Tuesday, May 17, 2011

Growing Up (Finally)

Growing up is a humbling experience.

I am now in my late forties. Many of the "facts" that I asserted with such zeal and conviction when I was a younger man were, I now realize, only opinions combined with passion. I still hold many of these opinions, but in a different way, recognizing that they pertain to practical matters and that they must be open to the organic development that the experience of life brings to our understanding.

At the same time, the essential Truths--the matters upon which my life is really grounded --have gained greater firmness and depth in my mind. My faith has grown stronger. The relationship of my reason to reality has grown more solid.

Truth is a matter for adherence, for witness, and for reasoned presentation and defense.

Opinions are matters for continued observation and discussion, matters in which something of the truth is perceived, but many questions remain. And in the world of practical things, questions often remain because the reality under consideration is still in the process of development. I find that the more I understand about concrete problems, the more inclined I am to form intelligent questions rather than (even provisional) answers.

Some Examples of Matters of Truth: Jesus Christ is God Incarnate; He communicates His life through the Church; the human person is created to love and to be loved; it is always wrong to directly intend to kill an innocent human being; I can only find true happiness through a living relationship with God, and with the human persons that He has given me in my life.

Some Examples of Matters of Opinion or Question (and I frankly feel the need to state all these as questions, even though I hold strong opinions on some of them): What is the significance of the rise of "traditional" Islam in its native countries and in the West? How should the West engage Islam? How ought democratic institutions to play a role in the development of emerging nations? What are the distinctive characteristics of the United States of America as a nation? What needs to be recovered? What needs to be developed?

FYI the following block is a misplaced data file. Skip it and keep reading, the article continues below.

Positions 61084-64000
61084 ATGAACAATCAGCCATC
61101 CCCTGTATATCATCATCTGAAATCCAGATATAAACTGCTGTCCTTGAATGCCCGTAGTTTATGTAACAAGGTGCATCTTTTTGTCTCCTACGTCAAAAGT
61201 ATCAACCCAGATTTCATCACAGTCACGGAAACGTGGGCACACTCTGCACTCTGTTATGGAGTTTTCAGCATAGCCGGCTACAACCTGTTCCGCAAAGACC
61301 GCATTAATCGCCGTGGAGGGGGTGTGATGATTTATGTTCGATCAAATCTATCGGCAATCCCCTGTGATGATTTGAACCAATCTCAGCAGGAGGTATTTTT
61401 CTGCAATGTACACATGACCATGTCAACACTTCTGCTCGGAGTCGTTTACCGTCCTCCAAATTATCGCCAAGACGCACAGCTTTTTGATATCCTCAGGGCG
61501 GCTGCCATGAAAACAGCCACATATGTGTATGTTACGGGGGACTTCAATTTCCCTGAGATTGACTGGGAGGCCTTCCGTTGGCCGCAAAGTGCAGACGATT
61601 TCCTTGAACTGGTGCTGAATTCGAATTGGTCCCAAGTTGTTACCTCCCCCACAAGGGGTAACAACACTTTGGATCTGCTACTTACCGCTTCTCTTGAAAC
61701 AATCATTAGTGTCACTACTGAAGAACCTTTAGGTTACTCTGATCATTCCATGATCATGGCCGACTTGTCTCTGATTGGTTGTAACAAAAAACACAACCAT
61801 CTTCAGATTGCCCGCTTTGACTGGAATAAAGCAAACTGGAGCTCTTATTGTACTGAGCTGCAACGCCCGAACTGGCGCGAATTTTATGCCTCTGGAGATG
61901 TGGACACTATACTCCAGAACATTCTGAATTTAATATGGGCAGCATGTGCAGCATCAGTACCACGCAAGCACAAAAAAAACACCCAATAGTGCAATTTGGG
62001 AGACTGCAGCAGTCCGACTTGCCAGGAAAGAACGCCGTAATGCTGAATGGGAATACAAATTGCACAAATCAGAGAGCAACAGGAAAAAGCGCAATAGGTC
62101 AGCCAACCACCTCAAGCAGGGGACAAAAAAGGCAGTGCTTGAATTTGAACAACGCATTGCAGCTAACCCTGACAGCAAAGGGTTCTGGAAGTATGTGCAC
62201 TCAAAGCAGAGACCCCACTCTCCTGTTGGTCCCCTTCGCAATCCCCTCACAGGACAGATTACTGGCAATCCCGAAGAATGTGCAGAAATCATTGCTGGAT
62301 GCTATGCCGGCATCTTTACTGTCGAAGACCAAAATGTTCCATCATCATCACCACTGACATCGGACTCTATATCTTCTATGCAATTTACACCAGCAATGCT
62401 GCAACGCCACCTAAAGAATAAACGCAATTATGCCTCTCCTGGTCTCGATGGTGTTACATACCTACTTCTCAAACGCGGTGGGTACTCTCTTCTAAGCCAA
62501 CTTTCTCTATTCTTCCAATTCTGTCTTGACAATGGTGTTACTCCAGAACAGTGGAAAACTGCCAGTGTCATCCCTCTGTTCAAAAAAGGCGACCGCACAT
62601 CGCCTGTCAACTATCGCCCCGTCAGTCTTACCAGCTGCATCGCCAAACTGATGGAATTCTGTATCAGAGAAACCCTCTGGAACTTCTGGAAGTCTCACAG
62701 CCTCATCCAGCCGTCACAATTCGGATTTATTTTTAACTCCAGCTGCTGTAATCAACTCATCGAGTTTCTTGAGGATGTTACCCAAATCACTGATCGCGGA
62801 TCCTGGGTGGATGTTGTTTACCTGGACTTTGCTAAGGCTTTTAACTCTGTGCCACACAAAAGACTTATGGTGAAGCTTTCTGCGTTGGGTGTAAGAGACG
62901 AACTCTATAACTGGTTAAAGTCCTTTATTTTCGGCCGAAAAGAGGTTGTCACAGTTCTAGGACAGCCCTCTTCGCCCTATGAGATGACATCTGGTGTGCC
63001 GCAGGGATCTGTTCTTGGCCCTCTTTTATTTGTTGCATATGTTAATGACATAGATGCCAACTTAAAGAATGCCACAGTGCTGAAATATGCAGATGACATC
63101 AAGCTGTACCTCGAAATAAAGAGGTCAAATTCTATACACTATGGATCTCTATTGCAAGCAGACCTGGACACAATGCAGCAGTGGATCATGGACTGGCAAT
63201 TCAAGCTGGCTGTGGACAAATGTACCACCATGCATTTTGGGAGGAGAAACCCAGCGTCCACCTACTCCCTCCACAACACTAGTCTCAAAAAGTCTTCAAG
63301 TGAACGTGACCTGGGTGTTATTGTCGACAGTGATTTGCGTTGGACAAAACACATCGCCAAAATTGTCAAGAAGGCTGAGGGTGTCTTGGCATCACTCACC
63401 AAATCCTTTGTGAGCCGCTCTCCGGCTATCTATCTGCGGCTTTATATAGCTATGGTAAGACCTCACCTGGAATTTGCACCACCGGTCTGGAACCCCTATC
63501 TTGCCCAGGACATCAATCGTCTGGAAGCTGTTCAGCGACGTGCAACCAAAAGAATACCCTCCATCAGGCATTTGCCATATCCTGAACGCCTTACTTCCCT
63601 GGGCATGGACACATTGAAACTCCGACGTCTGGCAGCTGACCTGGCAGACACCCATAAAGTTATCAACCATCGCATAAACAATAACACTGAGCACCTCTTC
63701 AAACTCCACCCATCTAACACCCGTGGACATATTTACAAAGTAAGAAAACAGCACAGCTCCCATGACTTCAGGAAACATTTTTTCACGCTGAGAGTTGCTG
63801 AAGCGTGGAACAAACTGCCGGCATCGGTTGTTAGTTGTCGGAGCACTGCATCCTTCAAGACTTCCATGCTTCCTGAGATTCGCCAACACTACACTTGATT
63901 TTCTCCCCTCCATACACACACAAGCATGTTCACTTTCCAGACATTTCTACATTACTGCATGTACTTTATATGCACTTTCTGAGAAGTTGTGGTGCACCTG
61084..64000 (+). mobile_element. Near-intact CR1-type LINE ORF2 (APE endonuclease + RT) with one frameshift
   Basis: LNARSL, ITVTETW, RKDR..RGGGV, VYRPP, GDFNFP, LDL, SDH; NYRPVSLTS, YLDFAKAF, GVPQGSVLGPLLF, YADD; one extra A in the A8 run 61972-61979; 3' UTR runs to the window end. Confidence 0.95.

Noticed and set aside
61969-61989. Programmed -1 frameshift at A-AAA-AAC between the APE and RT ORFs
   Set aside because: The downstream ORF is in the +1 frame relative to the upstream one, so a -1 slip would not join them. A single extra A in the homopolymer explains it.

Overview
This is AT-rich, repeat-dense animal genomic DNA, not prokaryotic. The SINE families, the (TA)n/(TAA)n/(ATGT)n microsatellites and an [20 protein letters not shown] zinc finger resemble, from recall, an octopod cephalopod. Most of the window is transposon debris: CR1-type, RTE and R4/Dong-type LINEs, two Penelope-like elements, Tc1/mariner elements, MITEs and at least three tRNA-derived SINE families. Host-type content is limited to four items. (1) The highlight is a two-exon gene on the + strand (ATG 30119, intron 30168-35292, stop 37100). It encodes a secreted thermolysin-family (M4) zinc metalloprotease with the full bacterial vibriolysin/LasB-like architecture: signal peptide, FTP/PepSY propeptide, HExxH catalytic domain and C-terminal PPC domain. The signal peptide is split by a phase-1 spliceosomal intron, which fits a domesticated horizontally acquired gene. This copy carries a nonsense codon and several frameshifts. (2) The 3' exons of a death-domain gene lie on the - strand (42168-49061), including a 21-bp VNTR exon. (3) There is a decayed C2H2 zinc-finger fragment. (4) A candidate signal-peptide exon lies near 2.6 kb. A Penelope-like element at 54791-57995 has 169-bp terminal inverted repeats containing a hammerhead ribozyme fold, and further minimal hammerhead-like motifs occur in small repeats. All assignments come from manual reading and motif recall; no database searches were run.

Okay, those may seem a little large and political. How about these: When the kids bring me one of their conflicts, when should I resolve it and when should I try to lead them to resolve it themselves? How much should I allow the kids to use the computer? What the heck are we going to do about High School for John Paul? And many more.

An interesting common thread runs through all my understanding and consideration, from adherence to the most profound Truth to considering the smallest questions. I cannot effectively accomplish any of these things "alone." I cannot "be" in isolation, much less understand anything.

There is God first, source of all good, source of the grace of faith, creator and sustainer of the light of reason. There is Jesus Christ, and the Church. There is reality that presents itself to me and informs my mind. And there are those who point to reality and distinguish it from my own fantasies: those, of course, who are responsible for preserving and transmitting the teaching of the Gospel in the Church, but also many other kinds of teachers (because in this life most of us will always need teachers), as well as friends, resources, doctors, advisors I can trust for guidance. And in a very special way, my wife. My wife!

I can't think straight without other people. I am not a great, self-generated autonomous individual. I can't do it by myself. The real, concrete recognition of this is a tremendous moment in the process of growing up.

It is also humbling.

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